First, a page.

19. Desai Akshay, S., et al., The circle from home to heart-failure disease management. N. Engl. J. Med. 363:2364–2367, 2010.

    Article  Google Scholar 

  20. Zile, M. R., Bennett, T. D., St John Sutton, M., et al., Transition from chronic compensated to acute decompensated heart failure: patho physiological sights obtained from continuous monitoring of intracardiac pressures. Circulation 118:1433–1441, 2008.

    Article  Google Scholar 

  21. UCLA Wireless Health Community. UCLA. http://www.wirelesshealth.ucla.edu/, 2011.

  22. McHorney, C. A., The MOS 36-item Short-Form Health Survey (SF-36): III. Tests of data quality, scaling assumptions, and reliability across diverse patient groups. Med. Care 32(1):40–66, 1994.

    Article  Google Scholar 

  23. Ideal Life. Ideal Life. http://www.ideallifeonline.com/, 2011.

  24. A&D. A&D Engineering, Inc. http://www.andonline.com/.

  25. Roving Networks. Roving Networks, Inc. http://www.rovingnetworks.com/.

  26. Jones, N. L., Clinical exercise testing, 2nd edition. Saunders, Philadelphia, 1982.

    Google Scholar 

  27. Yamada, Y., Light-intensity activities are important for estimating physical activity energy expenditure using uniaxial and triaxial accelerometers. Eur. J. Appl. Physiol. 105(1):141–152, 2009.

    Article  Google Scholar 

  28. Hara, T., The relationship between body weight reduction and intensity of daily physical activities assessed with 3-dimension accelerometer. Jpn. J. Phys. Fitness Sports Med. 55(4):385–391, 2006.

    Google Scholar 

  29. Patel, H., Reasons for seeking acute care in chronic heart failure. Eur. J. Heart Fail. 9(6–7):702–708, 2007.

    Article  Google Scholar 

  30. Antonsson, E. K., The frequency content of gait. J. Biomech. 18(1):39–47, 1985.

    Article  Google Scholar 

  31. Karantonis, D. M., Implementation of a real-time human movement classifier using a triaxial accelerometer for ambulatory monitoring. IEEE Trans. Inf. Technol. Biomed. 10(1):156–167, 2006.

    Article  Google Scholar 

  32. Google Maps API Family. Google. http://code.google.com/apis/maps/, 2011.

  33. Liskov, B., Keynote address-data abstraction and hierarchy. SIGPLAN Not. 23(5):17–34, 1988.

    Article  Google Scholar 

  34. Pettifer, S., Visualising biological data: a semantic approach to tool and database integration. BMC Bioinform. 10(suppl 6):S19, 2009.

    Article  Google Scholar 

  35. Bell, G. B., Matching records in a national medical patient index. Commun. ACM 44(9):83–88, 2001.

    Article  Google Scholar 

  36. Noy, N. F., Semantic integration: a survey of ontology-based approaches. SIGMOD Rec. 33(4):65–70, 2004.

    Article  Google Scholar 

  37. SOPHI. UCLA. http://cs.ucla.edu/∼ani/SOPHI/, 2010.

  38. Mohan, C., An efficient and flexible method for archiving a data base. SIGMOD Rec. 22(2):139–146, 1993.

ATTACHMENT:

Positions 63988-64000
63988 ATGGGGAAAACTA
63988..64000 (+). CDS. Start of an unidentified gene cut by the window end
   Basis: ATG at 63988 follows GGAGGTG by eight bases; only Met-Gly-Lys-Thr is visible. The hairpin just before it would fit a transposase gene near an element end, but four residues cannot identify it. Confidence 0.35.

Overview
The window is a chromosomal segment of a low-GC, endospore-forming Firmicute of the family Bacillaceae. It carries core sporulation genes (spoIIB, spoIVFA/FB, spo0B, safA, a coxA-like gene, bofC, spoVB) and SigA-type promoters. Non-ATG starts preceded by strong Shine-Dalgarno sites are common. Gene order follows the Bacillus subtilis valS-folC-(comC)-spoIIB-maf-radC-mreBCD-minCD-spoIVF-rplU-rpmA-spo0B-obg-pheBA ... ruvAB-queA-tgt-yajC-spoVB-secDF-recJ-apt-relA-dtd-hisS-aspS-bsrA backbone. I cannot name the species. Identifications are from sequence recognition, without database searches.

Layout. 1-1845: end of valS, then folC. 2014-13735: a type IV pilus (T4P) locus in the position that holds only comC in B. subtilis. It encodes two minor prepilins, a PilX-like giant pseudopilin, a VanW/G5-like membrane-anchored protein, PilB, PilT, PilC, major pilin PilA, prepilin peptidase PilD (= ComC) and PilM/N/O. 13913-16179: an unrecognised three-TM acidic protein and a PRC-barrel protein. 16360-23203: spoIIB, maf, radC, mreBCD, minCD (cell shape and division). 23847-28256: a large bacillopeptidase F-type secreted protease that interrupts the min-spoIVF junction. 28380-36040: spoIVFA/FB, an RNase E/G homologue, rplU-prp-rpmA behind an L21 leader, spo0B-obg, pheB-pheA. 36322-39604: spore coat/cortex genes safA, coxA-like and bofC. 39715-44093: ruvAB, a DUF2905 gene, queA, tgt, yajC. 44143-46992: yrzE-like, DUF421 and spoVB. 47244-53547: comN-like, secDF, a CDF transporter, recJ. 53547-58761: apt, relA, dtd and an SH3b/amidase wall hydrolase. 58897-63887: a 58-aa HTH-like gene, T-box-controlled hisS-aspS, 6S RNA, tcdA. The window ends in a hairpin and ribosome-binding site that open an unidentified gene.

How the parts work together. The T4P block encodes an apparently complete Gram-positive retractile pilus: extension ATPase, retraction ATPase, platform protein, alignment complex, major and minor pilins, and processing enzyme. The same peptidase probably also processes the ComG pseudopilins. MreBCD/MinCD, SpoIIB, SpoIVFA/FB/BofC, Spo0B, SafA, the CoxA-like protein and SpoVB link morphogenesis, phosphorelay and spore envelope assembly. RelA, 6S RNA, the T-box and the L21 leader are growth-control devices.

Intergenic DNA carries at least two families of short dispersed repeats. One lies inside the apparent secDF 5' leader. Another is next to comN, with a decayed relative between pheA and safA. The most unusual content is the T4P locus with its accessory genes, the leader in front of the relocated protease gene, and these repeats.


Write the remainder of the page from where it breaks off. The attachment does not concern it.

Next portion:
Article  MathSciNet  Google Scholar 

  39. Bhattacharya, S., Coordinating backup/recovery and data consistency between database and file systems. In Proceedings of the 2002 ACM SIGMOD international conference on Management of data, 500–511, 2002.

  40. WANDA. UCLA.http://www.wandab.net, 2011.

Download references

Acknowledgements

The authors would like to acknowledge the funding sources: NIH/National Library of Medicine Medical Informatics Training Program Grant T15 LM07356, National Institute of Health-National Heart, Lung, and Blood Institute Grant 1R01HL093466-01, and NetScienctific. Dr. Evangelista also received support from the University of California, School of Nursing Intramural Research Grant and the University of California, Los Angeles, Resource Centers for Minority Aging Research/Center for Health Improvement of Minority Elderly (RCMAR/CHIME) under NIH/NIA Grant P30-AG02-1684. The content is solely the responsibility of the authors and does not necessarily represent the official views of the National Institute on Aging or the National Institutes of Health. We would like to thank Wen-Sao Hong, Victor Chen, Professor William Kaiser and Professor Alex Bui for their help.

Author information

Authors and Affiliations

Authors

Corresponding author

Correspondence to Myung-kyung Suh.

Rights and permissions

Reprints and Permissions

About this article

Cite this article

Suh, Mk., Chen, CA., Woodbridge, J. et al. A Remote Patient Monitoring System for Congestive Heart Failure. J Med Syst 35, 1165–1179 (2011). https://doi.org/10.1007/s10916-011-9733-y

Download citation

  • Received:

  • Accepted:

  • Published:

  • Issue Date:

  • DOI: https://doi.org/10.1007/s10916-011-9733-y

Keywords

  • Health monitoring
  • Telemedicine
  • Wireless health
  • Congestive heart failure patients monitoring
  • Real-time feedback
  • Data integrity
  • Database backup